Into the looking glass: A collective self-assessment of health literacy (6)

11 April, 2022

Happily, improving health literacy and improving the quality of information providers can both be accomplished as they are not mutually exclusive. We need to do both.

I agree with Neil that kite-marking schemes like Health On the Net (HON) and others can help, but progress in this area has been painfully slow. When you consider that, as of Mar 21, 2022, there are currently over 1.93 billion websites online (, it is a fair guess that something of the order of 100 million websites have health information on them. As an estimate (I can't find exact figures), HON's valuable and diligent work has registered less than 20,000 sites: 1/250,000 of the possible total. They have a long way to go! WHO is certified, but (for example) CDC is not - and neither are HIFA or Phi. We found the registration process slow and not very transparent when submitting the Partnerships in Health Information website ( for HON certification. Perhaps a HON person on HIFA can come in on this.

There are also dissenting voices out there (I won't provide links, but you can find them easily enough) which suggest that quality control kite-marking schemes are all about protecting the status quo of the medical profession and pharmaceutical industry. I don't agree with that point of view, but we should recognize that it exists.

Regarding persuading social media giants to act against misinformation, this is surely up to governments to attempt. For the social media companies, the effort to do so is entirely against their business model. Misinformation causes a buzz and traffic, which provides more data for the social media giants to collect and sell. They also reject platform liability, saying it is up to the users to control what they post, and that policing content is not the responsibility of the platforms. It will be a battle to change that point of view, and will need strong international and government support.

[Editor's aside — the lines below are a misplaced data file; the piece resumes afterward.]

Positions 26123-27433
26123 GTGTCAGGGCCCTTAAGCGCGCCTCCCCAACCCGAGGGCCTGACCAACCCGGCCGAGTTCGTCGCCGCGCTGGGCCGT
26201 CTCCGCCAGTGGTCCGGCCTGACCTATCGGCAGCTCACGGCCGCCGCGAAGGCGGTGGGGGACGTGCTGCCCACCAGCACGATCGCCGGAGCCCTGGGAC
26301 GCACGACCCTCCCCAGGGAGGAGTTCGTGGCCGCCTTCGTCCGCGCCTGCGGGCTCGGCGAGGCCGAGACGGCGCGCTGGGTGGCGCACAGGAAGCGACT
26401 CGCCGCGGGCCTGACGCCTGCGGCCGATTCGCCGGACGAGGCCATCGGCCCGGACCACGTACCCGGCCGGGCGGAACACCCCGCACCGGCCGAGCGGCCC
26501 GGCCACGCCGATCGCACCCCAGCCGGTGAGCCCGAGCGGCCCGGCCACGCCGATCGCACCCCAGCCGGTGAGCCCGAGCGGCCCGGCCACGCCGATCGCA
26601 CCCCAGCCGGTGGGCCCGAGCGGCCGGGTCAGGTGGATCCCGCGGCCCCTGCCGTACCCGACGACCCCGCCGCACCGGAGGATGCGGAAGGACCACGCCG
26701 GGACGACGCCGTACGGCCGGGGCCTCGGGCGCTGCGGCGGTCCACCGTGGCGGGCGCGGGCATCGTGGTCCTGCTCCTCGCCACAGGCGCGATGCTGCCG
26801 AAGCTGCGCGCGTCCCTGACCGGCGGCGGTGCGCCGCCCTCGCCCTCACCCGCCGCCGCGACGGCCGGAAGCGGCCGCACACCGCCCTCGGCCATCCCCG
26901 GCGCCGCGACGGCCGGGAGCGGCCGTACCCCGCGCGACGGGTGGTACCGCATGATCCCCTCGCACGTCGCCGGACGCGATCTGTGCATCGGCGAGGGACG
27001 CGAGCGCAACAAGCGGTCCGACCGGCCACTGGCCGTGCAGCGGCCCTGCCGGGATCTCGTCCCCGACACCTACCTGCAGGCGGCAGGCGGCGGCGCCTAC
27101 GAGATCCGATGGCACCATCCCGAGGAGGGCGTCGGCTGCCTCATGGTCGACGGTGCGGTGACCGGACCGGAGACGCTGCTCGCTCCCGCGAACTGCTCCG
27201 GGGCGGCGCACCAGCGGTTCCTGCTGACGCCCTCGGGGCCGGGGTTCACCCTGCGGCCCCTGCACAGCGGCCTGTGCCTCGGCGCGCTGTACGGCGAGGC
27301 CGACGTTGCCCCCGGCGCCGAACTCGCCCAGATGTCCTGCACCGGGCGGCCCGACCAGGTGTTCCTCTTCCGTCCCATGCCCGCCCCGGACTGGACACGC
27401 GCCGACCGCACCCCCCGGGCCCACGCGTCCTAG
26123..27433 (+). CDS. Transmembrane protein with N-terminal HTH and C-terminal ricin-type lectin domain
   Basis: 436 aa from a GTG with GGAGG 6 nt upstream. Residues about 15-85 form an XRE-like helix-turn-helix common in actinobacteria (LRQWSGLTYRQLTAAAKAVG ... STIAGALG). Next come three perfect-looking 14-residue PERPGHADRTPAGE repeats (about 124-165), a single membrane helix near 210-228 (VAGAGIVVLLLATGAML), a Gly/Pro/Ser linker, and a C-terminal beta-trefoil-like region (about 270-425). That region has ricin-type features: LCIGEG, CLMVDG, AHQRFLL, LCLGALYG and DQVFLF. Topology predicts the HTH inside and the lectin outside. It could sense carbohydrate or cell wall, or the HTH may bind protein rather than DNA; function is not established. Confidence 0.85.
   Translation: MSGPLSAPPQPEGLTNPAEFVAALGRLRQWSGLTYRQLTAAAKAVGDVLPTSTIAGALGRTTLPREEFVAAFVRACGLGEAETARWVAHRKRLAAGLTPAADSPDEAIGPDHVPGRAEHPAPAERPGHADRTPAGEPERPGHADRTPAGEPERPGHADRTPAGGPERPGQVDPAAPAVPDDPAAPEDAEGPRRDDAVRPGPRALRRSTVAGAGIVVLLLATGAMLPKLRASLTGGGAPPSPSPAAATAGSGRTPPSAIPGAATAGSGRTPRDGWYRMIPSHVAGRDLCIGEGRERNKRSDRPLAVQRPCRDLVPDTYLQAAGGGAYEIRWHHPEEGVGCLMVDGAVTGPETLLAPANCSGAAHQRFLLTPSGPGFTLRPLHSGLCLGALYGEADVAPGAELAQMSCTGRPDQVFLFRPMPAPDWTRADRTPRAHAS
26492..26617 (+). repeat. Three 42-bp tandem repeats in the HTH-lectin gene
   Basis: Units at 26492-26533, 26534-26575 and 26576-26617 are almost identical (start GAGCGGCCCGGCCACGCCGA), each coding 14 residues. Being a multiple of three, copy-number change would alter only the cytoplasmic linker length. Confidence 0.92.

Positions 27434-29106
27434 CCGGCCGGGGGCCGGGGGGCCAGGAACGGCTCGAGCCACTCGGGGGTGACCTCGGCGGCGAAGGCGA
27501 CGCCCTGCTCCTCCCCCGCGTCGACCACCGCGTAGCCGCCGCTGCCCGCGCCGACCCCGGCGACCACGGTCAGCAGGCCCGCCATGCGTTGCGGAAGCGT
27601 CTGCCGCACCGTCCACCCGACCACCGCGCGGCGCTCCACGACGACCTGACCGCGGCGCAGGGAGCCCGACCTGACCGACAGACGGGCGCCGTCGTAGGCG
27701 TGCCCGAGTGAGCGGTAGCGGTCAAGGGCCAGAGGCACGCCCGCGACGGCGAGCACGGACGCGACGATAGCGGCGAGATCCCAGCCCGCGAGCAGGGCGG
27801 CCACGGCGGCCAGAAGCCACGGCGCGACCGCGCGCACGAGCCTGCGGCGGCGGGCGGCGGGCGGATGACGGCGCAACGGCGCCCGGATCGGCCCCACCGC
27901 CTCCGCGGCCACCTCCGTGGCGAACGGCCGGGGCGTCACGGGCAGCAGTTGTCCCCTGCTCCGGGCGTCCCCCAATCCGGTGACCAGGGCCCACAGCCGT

Chris Zielinski

Blogs: and

Research publications:

HIFA profile: Chris Zielinski: As a Visiting Fellow in the Centre for Global Health, Chris leads the Partnerships in Health Information (Phi) programme at the University of Winchester. Formerly an NGO, Phi supports knowledge development and brokers healthcare information exchanges of all kinds. Chris has held senior positions in publishing and knowledge management with WHO in Brazzaville, Geneva, Cairo and New Delhi, with FAO in Rome, ILO in Geneva, and UNIDO in Vienna. Chris also spent three years in London as Chief Executive of the Authors Licensing and Collecting Society. He was the founder of the ExtraMED project (Third World biomedical journals on CD-ROM), and managed the Gates Foundation-supported Health Information Resource Centres project. He served on WHO’s Ethical Review Committee, and was an originator of the African Health Observatory. Chris has been a director of the World Association of Medical Editors, UK Copyright Licensing Agency, Educational Recording Agency, and International Association of Audiovisual Writers and Directors. He has served on the boards of several NGOs and ethics groupings (information and computer ethics and bioethics). UK-based, he is also building houses in Zambia. chris AT

His publications are at and and his blogs are and